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Competitive cycling is highly data-driven, with accurate and accessible sensors widely used to optimize athlete performance. Power meters, speed sensors, and heart rate monitors are common tools cyclists use to support their training. Although a collection of these sensors can provide meaningful information regarding a rider’s physical and physiological states, there is currently no commercial solution to measure and link aerodynamic factors to rider physiology in real-time. There is a trade off between how aerodynamic the rider is (bending towards the handle bars) and how much power they are able to put out. The fastest position is not always the most aerodynamically efficient position. 


We set out to develop a full system, called Aerocoach, that would coach users into the optimal position to go the fastest for the least physical effort in real-time under changing road conditions. This optimal position is often counterintuitive, and over time this coaching would teach athletes to ride more efficiently.

Measuring the Wind - Nacelle Unit

The Nacelle’s core function is to measure wind speed as accurately as possible in conditions experienced while cycling. One breakthrough was the inclusion of a multiport design, which enables the sensor to measure airspeed at high degrees of yaw. CFD simulations were used extensively to predict the behavior of various designs in cycling wind conditions. A notable challenge during early prototyping was simulation validation and device calibration. In order to overcome these issues, Motus built their own in-house wind tunnel to validate design choices.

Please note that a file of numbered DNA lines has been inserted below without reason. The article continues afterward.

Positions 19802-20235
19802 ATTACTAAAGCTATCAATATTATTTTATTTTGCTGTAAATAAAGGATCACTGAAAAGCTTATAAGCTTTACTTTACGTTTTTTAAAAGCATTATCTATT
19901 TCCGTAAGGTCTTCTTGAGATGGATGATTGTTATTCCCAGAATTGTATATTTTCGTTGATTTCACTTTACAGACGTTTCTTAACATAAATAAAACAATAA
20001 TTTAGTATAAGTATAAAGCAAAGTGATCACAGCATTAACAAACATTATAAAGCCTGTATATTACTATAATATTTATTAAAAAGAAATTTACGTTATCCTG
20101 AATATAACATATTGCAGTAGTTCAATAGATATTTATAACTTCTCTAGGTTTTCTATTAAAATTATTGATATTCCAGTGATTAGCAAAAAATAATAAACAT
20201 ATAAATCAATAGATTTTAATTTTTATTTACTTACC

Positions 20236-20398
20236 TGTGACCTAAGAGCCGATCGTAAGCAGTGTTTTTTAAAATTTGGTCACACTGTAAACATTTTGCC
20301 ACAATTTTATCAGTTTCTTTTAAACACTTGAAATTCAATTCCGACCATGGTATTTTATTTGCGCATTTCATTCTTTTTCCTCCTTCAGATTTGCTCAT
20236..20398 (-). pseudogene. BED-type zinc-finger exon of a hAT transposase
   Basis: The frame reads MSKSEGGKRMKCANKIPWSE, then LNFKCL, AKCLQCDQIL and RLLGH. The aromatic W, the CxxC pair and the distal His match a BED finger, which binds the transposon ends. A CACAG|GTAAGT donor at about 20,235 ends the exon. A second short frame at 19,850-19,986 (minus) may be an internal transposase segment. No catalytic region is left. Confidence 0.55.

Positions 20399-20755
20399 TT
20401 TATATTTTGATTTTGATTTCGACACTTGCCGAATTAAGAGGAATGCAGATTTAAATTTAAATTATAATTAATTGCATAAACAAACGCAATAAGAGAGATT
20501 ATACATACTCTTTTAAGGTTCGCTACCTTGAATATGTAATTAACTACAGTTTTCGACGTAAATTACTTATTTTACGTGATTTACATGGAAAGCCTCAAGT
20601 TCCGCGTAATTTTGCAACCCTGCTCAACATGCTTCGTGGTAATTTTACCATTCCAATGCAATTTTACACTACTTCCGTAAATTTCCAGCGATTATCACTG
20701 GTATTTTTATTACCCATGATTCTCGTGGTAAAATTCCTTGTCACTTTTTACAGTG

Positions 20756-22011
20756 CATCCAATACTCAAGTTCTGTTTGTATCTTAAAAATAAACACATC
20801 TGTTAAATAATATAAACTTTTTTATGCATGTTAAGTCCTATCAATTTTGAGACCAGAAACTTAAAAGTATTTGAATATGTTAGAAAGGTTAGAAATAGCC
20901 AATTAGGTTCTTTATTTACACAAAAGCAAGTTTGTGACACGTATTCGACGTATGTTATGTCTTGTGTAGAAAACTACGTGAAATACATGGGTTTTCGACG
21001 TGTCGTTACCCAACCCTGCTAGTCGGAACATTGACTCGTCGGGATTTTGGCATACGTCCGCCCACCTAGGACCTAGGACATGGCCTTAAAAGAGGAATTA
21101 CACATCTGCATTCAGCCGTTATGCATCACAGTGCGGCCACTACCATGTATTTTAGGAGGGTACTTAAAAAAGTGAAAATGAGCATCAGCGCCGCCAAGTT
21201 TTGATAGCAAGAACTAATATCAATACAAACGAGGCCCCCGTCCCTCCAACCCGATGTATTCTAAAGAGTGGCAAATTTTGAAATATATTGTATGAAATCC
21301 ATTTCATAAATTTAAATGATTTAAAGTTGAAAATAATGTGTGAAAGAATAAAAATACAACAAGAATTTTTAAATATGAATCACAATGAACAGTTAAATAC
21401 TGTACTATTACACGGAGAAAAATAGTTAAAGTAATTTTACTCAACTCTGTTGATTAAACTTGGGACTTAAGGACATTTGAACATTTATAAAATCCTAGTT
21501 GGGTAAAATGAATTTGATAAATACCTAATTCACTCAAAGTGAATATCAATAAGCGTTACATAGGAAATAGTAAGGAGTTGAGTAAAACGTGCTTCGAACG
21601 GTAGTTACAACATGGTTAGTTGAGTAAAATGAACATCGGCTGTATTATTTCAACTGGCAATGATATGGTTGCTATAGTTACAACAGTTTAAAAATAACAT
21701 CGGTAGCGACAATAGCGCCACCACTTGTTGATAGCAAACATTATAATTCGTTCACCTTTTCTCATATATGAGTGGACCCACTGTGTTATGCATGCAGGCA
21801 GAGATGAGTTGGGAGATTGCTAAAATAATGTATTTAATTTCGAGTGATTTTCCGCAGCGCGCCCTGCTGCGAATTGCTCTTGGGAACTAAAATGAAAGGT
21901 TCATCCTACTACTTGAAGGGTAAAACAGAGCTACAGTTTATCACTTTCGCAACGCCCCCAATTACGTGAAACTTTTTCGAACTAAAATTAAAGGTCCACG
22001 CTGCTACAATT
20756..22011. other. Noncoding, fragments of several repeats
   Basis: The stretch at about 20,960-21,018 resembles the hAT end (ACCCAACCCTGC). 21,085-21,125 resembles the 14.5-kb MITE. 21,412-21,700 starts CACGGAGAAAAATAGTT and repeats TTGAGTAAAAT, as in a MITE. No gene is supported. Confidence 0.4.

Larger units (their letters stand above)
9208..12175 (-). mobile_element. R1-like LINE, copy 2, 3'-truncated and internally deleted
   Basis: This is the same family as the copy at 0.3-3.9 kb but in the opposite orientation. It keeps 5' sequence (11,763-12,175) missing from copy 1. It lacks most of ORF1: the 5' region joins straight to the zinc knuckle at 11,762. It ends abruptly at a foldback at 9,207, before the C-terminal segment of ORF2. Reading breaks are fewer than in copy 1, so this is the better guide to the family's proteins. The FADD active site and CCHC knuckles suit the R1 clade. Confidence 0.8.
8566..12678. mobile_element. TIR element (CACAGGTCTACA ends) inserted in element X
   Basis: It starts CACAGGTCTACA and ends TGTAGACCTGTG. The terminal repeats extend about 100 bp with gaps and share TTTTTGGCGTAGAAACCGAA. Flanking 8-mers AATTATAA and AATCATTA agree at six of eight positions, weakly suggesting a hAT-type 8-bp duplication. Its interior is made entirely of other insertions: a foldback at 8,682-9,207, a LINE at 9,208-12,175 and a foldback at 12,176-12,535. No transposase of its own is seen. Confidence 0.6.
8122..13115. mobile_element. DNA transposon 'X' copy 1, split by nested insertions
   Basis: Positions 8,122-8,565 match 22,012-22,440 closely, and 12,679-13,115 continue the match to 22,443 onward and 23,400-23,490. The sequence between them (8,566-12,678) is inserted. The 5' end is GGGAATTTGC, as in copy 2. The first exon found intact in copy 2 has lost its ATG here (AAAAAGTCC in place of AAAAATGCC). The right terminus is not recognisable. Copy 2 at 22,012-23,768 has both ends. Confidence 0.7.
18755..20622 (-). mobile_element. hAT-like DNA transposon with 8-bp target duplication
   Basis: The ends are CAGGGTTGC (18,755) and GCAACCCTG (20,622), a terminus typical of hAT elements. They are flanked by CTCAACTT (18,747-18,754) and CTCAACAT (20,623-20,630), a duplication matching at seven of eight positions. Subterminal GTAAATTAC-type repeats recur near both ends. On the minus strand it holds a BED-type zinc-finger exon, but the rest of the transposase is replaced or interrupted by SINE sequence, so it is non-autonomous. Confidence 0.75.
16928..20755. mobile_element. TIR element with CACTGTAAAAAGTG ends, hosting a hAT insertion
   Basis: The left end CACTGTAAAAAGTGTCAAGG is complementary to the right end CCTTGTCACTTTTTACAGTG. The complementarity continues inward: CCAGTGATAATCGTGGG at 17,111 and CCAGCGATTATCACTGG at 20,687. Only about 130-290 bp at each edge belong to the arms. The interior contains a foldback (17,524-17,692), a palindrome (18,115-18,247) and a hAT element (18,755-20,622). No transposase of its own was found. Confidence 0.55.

Early Prototyping

The Aerocoach Module needed to be able to reliably measure the profile of the rider's torso while riding in all weather conditions, from bright sun to rain. Recent development in “Time of Flight” sensor technology allowed us to use these light based sensors to get a small array of distance measurements on a rider's torso. 


To ensure the depth field measurement would work for cycling we went through a range of tests on a development unit we designed and built. The development unit allowed us to experiment with locations, angles, materials, and lighting conditions to ensure we were getting the best measurements possible. 


All of the information gathered went into the design of the final Aerocoach Module. It’s intended to hold a bike computer and the Nacelle while attaching to the handlebars. Three Time of Flight sensors are arranged to capture the full torso and head of any rider up to 6’6” in height.


The velodrome was chosen as the location for our first outdoor tests. Through testing we were able to accurately evaluate the CdA of a rider for the first time. We were able to see variations in drag due to position changes, and could track the power losses due to drag in real time. 


Velodrome testing allowed us to identify several areas for improvement, and demonstrated difficulties we would face when moving to fully uncontrolled outdoor testing. The regular corners revealed the relative velocity differences between the rider's body and the wheels when going through a tight corner. Wind exposure revealed the static pressure variations that occur with differential wind speeds outdoors. Post analysis of results showed variable time delays coming in from the third party wheel speed sensor and power meter.


Ready for Industry Partners

The Aerocoach system is a completed, robust preliminary product concept. The combined data from the Nacelle and AC Modules, as well as 3rd party sensors allowed the Motus Design team to create a holistic cycling power model. The Aerocoach system can calculate drag in real time, evaluate and categorize body positions, collect power duration data, and give recommendations to riders based on the live conditions.

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